Musical acoustics was conceived as a branch of music theory in the studies of ancient philosophers and musicians. An important step in the development of musical acoustics is associated with the eminent German physical scientist and physiologist H. L. F. von Helmholtz, who proposed the first complete conception of the physiology of pitch discrimination, called the resonance theory of hearing. An important contribution to the development of musical acoustics was made in the late 19th and early 20th centuries by C. Stumpf and W. Köhler of Germany, who brought to it the study of the mechanisms of reflection (sensation and perception) of various objective aspects of acoustic oscillations.

In the 20th century the scope of musical acoustics has been further extended. A technique has been developed for the analysis of musical sounds by separating the partial tones from a complex sound spectrum and measuring their relative intensities; it has been of great value in the acoustics of the singing voice and musical instruments. Work has been done on the acoustic problems of radio and recording studios and stereophonic sound recording and reproduction. An important step in the development of modern musical acoustics is associated with the research of the Soviet musicologist and acoustician N. A. Garbuzov, who advanced a theory of auditory perception based on the band concept of the musical ear. Wide acceptance has been achieved by the work of the Soviet specialists L. S. Termen and A. A. Volodin in the field of electrical musical instruments, and also by the theory of acoustic pitch perception developed by Volodin, which states that the perception of pitch in humans depends not only on the vibration frequency of the fundamental tone in a sound but also on its entire harmonic spectrum.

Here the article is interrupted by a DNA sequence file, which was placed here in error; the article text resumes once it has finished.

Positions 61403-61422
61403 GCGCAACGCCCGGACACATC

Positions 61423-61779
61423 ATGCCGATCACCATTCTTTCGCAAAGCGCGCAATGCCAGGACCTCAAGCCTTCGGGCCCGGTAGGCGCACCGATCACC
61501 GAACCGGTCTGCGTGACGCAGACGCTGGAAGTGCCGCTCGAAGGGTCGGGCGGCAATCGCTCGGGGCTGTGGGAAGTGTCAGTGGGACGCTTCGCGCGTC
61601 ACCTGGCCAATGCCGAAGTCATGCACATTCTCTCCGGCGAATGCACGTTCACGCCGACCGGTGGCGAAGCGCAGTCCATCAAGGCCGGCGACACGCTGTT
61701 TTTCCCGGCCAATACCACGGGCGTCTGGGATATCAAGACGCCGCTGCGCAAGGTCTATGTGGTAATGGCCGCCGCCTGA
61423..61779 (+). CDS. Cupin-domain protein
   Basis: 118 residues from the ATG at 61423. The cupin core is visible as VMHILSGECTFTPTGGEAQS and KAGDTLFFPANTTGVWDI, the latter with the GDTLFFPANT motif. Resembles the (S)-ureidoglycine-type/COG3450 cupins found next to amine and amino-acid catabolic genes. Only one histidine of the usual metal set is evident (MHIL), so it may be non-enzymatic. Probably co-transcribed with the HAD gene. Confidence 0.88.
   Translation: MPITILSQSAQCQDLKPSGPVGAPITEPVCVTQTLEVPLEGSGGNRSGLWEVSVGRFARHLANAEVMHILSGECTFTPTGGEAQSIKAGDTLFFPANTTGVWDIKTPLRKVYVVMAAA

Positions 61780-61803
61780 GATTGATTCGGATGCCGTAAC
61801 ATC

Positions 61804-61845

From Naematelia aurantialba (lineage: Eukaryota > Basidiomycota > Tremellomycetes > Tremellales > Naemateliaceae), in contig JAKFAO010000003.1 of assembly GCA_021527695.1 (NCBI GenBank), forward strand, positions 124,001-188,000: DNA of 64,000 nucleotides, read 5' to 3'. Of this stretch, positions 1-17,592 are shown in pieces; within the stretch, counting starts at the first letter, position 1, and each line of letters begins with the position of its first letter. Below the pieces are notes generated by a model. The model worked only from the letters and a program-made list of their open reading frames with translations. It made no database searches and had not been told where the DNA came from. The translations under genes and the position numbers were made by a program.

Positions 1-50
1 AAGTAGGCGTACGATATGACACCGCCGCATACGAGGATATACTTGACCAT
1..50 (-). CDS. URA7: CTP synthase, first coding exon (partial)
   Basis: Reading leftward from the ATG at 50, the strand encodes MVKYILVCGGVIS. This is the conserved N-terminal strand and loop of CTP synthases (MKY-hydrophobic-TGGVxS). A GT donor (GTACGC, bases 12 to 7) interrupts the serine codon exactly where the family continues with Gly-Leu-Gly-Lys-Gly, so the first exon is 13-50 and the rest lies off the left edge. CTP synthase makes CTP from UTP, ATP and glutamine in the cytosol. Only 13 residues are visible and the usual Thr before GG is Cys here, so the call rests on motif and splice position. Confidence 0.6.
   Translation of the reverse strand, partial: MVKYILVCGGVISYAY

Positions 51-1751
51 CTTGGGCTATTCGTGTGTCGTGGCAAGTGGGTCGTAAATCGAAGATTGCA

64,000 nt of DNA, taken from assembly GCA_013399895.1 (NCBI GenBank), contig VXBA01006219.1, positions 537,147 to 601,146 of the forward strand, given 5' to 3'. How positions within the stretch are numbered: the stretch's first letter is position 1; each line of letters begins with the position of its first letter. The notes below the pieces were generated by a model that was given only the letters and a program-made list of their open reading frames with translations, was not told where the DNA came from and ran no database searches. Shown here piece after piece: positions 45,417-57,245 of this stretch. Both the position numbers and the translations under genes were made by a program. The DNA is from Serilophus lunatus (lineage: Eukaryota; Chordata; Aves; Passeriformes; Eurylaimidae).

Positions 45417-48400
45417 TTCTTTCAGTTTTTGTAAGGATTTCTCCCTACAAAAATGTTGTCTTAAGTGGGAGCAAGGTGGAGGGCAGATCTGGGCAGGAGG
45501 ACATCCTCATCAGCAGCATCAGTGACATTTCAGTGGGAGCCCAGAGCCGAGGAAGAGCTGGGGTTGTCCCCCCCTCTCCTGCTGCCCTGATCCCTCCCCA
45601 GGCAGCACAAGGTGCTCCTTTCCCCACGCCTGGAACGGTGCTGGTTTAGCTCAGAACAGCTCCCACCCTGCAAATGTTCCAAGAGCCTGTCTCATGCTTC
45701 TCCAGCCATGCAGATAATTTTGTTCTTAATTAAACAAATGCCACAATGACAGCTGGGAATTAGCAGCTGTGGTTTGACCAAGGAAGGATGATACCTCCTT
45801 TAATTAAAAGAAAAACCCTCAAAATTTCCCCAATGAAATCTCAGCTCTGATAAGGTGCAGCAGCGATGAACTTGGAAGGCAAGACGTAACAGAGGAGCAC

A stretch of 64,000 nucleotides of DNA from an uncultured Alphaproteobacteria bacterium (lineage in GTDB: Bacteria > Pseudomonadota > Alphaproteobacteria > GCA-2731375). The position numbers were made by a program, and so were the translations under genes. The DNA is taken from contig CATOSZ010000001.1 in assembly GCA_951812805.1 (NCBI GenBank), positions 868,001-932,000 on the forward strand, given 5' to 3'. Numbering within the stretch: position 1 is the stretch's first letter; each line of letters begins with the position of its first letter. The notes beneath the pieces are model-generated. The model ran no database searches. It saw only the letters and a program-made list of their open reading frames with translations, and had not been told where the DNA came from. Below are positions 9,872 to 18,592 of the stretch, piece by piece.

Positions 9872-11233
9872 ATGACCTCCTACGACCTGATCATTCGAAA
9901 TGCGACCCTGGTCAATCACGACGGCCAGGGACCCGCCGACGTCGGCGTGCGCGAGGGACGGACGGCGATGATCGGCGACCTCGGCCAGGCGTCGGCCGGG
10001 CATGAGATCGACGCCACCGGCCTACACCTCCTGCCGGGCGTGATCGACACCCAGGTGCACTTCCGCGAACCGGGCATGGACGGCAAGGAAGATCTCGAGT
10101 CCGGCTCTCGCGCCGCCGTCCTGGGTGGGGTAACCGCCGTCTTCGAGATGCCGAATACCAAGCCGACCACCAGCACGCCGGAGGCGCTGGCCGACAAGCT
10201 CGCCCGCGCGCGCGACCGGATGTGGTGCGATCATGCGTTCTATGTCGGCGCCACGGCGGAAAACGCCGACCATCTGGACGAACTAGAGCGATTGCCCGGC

Helmholtz, H. L. F. von. Uchenie o slukhovykh oshchushcheniiakh kak fizloiogicheskaia osnova dlia teorii muzyki. St. Petersburg, 1875. (Translated from German.)
Riemann, G. Akustika s tochki zreniia muzykal’noi nauki. Moscow, 1898. (Translated from German.)
Rimsky-Korsakov, A. V. “Razvitie muzykal’noi akustiki ν SSSR.” Izv. AN SSSR, Seriia fizicheskaia, 1949, vol. 13, no. 6.
Muzykal’naia akustika. Edited by N. A. Garbuzov. Moscow, 1954.
Volodin, A. “Rol’ garmonicheskogo spektra ν vospriiatii vysoty i tembra zvuka.” In the collection Muzykal’noe iskusstvo i nauka, vol. 1. Moscow, 1970.
Stumpf, C. Tonpsychologie, vols. 1–2. Leipzig, 1883–90.
Köhler, W. “Akustische Untersuchungen.” Zeitschrift für Psychologic, 1910–13, vols. 54, 58, and 64.
Wood, A. Acoustics. New York [1966].
Backus, J. The Acoustical Foundations of Music. New York [1969].
(See also References under N. A. GARBUZOV.)


The Great Soviet Encyclopedia, 3rd Edition (1970-1979). © 2010 The Gale Group, Inc. All rights reserved.

musical acoustics

[′myü·zə·kəl ə′kü·stiks]
That part of acoustics which is relevant to the composition, performance, and appreciation of music, including the physical characteristics of sounds that may be heard as music, laws governing the action, design, and construction of musical instruments, and the effects of musical sounds upon listeners.
McGraw-Hill Dictionary of Scientific & Technical Terms, 6E, Copyright © 2003 by The McGraw-Hill Companies, Inc.